Sports injuries happen when you exercise or play sports. Although not every sports injury can be prevented, the National Institute of Arthritis and Musculoskeletal and Skin Diseases (NIAMS) says that injury rates could be reduced if all athletes—professionals and amateurs—followed essential safety, conditioning, and preventive strategies.
Most people who experience sports injuries have one or both of these in common:
A history of injury. Previous injuries often develop into chronic problems if they’re not properly and thoroughly rehabilitated.
No rest days. Playing or training hard every day taxes your body. Rest days reduce injury rates because they give muscles and connective tissues time to repair themselves between training sessions, the NIAMS says.
The following strategies can help reduce your injury risk:
Get in shape before playing a sport. Don’t expect the sport to get you in shape. Instead, follow a regular conditioning program designed for your sport.
Don’t play or exercise when you’re fatigued or in pain. Pay attention to your body, and don’t push yourself unnecessarily.
Always warm up before you play or exercise. Take a light jog for five to 10 minutes, then go through some of the movements you do when playing. Stretch specific muscles that tend to be tight and that you’ll use in the activity. A proper warm-up can help prevent injury and improve your level of play.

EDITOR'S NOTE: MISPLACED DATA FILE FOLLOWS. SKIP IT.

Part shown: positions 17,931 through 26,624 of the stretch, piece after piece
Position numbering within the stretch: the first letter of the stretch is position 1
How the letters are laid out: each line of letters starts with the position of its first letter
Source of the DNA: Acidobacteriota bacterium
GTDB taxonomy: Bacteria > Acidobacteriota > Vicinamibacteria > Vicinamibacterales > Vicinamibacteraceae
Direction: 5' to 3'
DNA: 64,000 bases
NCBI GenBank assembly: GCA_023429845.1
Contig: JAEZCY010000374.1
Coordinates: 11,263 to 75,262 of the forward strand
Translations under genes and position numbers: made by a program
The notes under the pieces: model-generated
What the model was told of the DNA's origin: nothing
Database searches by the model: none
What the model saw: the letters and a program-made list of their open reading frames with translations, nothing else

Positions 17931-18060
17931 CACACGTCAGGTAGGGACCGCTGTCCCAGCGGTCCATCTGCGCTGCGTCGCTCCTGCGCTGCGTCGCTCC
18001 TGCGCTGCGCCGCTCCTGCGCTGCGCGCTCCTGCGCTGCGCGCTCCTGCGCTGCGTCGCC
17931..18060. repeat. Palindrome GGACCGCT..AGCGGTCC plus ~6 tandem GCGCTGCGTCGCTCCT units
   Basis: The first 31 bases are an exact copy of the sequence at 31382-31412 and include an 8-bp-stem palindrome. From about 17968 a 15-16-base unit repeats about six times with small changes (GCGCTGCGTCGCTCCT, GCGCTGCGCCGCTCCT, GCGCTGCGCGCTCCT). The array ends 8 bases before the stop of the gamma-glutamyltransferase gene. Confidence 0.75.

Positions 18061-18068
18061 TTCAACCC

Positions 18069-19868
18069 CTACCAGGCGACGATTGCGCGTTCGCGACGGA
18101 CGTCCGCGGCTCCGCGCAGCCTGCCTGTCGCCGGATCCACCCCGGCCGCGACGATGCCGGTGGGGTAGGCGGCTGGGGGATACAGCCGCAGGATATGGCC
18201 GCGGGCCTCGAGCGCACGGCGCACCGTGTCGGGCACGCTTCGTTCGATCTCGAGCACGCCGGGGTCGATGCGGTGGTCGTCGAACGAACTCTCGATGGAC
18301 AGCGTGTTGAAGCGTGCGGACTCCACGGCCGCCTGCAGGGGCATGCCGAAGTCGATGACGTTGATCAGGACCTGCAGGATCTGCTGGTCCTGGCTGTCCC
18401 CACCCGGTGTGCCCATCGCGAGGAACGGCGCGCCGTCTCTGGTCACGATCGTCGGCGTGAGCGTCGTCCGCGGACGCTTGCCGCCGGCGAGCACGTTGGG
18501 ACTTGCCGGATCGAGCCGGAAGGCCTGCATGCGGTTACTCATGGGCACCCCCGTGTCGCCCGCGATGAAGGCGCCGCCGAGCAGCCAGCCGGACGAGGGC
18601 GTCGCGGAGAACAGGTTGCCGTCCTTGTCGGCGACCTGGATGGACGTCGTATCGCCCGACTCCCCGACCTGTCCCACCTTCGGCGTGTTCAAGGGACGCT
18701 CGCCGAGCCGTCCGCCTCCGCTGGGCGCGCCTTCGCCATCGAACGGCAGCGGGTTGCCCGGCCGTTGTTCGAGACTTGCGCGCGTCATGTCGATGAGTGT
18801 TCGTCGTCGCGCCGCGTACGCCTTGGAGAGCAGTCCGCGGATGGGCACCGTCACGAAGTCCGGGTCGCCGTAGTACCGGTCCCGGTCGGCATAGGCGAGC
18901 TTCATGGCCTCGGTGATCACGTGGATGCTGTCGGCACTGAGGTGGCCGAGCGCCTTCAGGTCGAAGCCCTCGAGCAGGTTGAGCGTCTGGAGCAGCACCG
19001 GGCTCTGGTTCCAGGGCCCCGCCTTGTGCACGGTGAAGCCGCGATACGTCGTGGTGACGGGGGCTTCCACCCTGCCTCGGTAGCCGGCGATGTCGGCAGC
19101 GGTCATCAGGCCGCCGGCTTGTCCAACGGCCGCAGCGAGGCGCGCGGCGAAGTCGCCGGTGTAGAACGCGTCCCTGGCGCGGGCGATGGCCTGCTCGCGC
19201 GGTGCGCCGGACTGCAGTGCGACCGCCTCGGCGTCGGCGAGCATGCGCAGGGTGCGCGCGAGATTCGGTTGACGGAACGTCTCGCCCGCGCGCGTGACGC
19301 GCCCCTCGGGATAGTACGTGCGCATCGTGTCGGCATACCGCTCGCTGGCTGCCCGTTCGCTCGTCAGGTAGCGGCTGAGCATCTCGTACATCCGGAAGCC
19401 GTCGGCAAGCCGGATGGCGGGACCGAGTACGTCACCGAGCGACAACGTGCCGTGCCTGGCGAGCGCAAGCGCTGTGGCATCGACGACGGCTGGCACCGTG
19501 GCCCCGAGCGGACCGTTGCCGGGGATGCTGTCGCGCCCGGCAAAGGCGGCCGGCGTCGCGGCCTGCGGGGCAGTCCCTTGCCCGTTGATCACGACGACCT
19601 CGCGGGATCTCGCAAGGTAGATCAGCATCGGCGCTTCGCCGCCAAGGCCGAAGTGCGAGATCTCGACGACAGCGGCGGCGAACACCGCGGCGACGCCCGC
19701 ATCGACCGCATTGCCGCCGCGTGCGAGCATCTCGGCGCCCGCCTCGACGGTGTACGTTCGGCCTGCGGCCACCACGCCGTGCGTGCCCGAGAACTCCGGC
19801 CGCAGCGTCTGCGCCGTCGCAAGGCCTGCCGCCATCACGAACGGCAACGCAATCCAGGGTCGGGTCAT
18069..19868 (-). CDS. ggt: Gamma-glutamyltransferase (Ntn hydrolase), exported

Don’t do too much too soon. Gradually increase the level and amount of time you exercise.
Wear the right shoes for your sport. Make sure they fit properly, are stable, and absorb shock.
Learn proper form. This can reduce your risk for overuse injuries in sports such as tennis and golf.
Always use proper safety gear. This includes helmets, goggles, and mouth guards. Helmets, the most common safety gear, protect you when you’re playing team sports, as well as when you are biking, skateboarding, and in-line skating.
Never try to “work through” the pain of a sports injury. Stop playing or exercising when you feel pain. Some injuries should be seen by a doctor right away. Others you can treat yourself.
These are times when you should see a doctor:
The injury causes severe pain, swelling or numbness.
You can’t put weight on the area.
An old injury hurts or aches.
An old injury swells.
The joint doesn’t feel normal or feels unstable.
If you don’t have any of these signs, it may be safe to treat the injury at home with RICE (Rest, Ice, Compression, Elevation) for at least 48 hours.